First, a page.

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In ‘Hostiles,’ Violence Is the Path to Freedom

In ‘Hostiles,’ Violence Is the Path to Freedom

Westerns, by nature, feel liberating. The wide vistas expand with potential, but beneath the scenery lies that intrinsic, cliched lawlessness that informs every Western story from here to High Plains Drifter. Crime, especially violent crime, doesn’t ripple very far. Consequences are clipped. Blood washes away with the next inevitable, cleansing thunderstorm. Hostiles, directed by Scott Cooper and starring Christian Bale, brings the blood and the storm, but it also wants you to believe that no one comes away clean from this brutal, inexplicable period. Almost.

We begin with the murder of a father and three children by Comanche soldiers. It’s harsh, and the now-widowed Rosamund Pike sells the trauma. Her storyline converges with Bale’s malicious, militant Army captain, an Indian killer escorting one his most hated foes, Cheyenne chief Yellow Hawk (a keen Wes Studi), back to Yellow Hawk’s homeland in Montana.

For Bale and Studi’s characters, each of whom has killed scores of the other’s fellows, there are obvious eminent lessons about fellowship, unity, and peace. Hostiles is another Western about men coming to grips with gory pasts, though it does this with a touch more breadth, and a touch less honesty, than past cowboy-and-Indian flicks.

Like other Westerns, the violence of Hostiles doesn’t affect much beyond the characters, but to its credit, it does affect the characters a lot. The best parts of this movie deal with PTSD. Hostiles excels at giving its subjects a sense of history. These people feel like they’ve lived long lives—Cooper’s good with actors, and awesome with Bale (they worked together on 2013’s under-appreciated Out of the Furnace)—and that means when Hostiles brushes against old traumas and lingering memories, often explicitly, it feels earned.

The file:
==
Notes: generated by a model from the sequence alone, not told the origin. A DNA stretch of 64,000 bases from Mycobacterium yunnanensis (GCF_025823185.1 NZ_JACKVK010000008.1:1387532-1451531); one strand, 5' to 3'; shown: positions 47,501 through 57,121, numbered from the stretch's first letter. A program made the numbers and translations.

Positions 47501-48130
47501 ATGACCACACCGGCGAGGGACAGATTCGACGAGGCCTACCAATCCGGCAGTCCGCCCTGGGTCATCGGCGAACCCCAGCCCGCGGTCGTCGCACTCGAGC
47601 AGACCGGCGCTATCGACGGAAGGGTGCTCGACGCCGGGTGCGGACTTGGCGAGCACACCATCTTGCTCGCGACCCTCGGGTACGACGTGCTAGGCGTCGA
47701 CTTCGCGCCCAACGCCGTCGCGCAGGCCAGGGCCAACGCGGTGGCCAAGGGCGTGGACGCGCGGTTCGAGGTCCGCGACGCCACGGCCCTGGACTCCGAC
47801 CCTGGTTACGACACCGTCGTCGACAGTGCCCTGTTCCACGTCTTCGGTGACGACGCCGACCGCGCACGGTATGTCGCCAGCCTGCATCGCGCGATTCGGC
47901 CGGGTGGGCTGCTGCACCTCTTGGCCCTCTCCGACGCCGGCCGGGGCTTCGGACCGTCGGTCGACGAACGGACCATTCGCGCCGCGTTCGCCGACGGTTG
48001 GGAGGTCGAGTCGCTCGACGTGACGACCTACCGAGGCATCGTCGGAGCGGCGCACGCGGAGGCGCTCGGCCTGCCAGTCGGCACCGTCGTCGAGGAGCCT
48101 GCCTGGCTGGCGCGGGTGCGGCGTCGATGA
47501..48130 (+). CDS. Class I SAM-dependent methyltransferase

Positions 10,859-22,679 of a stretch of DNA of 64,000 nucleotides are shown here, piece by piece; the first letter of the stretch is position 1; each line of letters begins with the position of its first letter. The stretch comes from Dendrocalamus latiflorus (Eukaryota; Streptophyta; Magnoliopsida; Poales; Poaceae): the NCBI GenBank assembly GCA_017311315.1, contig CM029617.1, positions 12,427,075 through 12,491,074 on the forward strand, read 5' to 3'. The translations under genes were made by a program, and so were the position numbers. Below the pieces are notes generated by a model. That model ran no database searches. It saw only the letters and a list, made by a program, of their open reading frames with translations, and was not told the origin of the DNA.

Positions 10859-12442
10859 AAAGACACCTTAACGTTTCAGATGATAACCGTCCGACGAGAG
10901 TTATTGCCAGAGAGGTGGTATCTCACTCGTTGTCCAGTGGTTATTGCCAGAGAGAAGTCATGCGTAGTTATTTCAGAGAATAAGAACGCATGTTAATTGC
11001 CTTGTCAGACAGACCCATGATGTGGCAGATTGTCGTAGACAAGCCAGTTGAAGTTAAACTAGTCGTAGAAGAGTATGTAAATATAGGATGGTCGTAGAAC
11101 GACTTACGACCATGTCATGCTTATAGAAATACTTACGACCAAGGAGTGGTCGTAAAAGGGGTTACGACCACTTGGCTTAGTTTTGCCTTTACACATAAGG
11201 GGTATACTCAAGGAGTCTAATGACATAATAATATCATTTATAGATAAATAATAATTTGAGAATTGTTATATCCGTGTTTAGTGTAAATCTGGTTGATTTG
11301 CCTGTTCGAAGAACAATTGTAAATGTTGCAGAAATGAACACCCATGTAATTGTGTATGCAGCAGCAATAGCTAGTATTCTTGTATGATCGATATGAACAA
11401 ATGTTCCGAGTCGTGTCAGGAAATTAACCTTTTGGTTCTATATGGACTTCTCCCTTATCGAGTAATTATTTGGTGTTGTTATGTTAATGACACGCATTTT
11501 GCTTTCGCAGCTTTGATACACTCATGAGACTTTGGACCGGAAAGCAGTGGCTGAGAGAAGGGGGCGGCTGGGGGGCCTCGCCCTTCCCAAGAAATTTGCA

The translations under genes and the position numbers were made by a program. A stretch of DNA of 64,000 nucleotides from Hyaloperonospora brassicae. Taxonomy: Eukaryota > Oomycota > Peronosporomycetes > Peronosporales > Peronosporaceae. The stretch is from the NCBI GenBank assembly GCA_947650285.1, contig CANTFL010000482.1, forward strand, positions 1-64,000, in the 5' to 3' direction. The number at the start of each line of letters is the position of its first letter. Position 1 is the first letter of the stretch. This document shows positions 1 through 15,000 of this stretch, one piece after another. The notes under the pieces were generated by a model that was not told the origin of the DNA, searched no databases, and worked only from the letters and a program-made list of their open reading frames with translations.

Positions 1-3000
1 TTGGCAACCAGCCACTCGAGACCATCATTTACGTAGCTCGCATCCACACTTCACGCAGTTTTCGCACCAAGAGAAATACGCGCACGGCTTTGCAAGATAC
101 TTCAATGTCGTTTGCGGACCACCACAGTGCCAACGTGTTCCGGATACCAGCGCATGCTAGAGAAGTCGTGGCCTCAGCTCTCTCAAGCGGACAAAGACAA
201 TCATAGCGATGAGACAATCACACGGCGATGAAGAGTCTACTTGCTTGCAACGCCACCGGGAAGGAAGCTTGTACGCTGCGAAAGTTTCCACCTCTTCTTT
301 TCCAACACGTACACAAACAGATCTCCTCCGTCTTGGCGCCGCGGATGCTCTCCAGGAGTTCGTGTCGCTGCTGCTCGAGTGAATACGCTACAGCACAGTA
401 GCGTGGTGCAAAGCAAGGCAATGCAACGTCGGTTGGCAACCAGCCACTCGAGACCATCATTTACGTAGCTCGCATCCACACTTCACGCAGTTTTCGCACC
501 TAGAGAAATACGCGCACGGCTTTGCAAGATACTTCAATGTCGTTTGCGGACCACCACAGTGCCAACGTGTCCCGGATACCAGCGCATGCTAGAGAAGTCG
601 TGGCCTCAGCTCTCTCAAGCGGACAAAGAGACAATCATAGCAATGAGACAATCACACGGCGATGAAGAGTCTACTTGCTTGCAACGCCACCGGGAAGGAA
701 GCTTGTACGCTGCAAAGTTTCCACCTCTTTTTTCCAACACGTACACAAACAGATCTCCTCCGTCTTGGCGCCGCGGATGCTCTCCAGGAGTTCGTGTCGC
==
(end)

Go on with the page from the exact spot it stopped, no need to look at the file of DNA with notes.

The supporting actors pay the price for their sins. Ben Foster and Rory Cochrane give the two best performances of the movie as former soldiers under Bale’s command. Each troubled by “the melancholia” of lifetimes of killing, they exist as opposite sides of coin. The loss burdens Cochrane with helplessness, and it infects Foster with rage. The takeaways here are complex, understated, and satisfying in their inconclusiveness. Less so with Bale and Pike, whose personal resolutions carry Hostile’s final 20 minutes.

There’s a single glorious moment in Hostile’s final shootout. Max Richter’s score (fine, never matches his work on The Leftovers) collides with a power surge from Bale and a gorgeous frame from cinematographer Masanobu Takayanagi, and—yeesh—you’re driven into your seat. It implies the movie’s violent cycles won’t resolve Bale’s hateful motives, and it feels true. The consequences that so often elude Westerns crash around Bale. This last act of brutality will change him, right?  This will doom him, right? There’s no going back from here, right?

Wrong. Hostiles final five minutes veer toward the opposite answer, dulling its climax and putting a neat bow on what was for two hours a complicated, more interesting movie. The conclusion: Bale’s final act of bloodshed wasn’t a damning reversal, but a catalyst toward freedom. The violence paved a way for him to move past his racism and find reconciliation. His hate crimes were never the problem, it’s just that he was killing and hating the wrong people.

Cooper has been here before as a director. Out of the Furnace walks a similar path as Hostiles, but it holds course instead of taking a final left turn. That movie ends with a question—”Can violence bring an end to suffering?”—instead of the answer Hostiles provides: Yes. You can agree or disagree with that answer, but the point here is that one takeaway is elegant and the other is narrow.

Westerns don’t exist in a just world, and perhaps that’s their appeal. There’s a sense that this genre is able to strip away all the entanglements of setting and structure and offer up something so austere and barren that the focus must become human. The parallel between Western times and modern times is easy, because even though times change, people don’t, and all we have to pay attention to in Westerns—once we’re past the mesquite and the red rocks—is the people.

In that way, Hostiles is a movie that demanded to feel complicated, because when humans are met with death, the permutations of response are as wide as the Montana valleys. When Hostiles acknowledges that, primarily through Studi and Cochrane and Foster, it excels. It’s saying a lot. When the movie pulls in tight and becomes simple in its ending, you shrug at it, because its unjust world becomes neat and tidy, and that doesn’t reflect our reality at all. Hostiles finds justice that feels simplistic, and justice in our world isn’t simplistic in the slightest.

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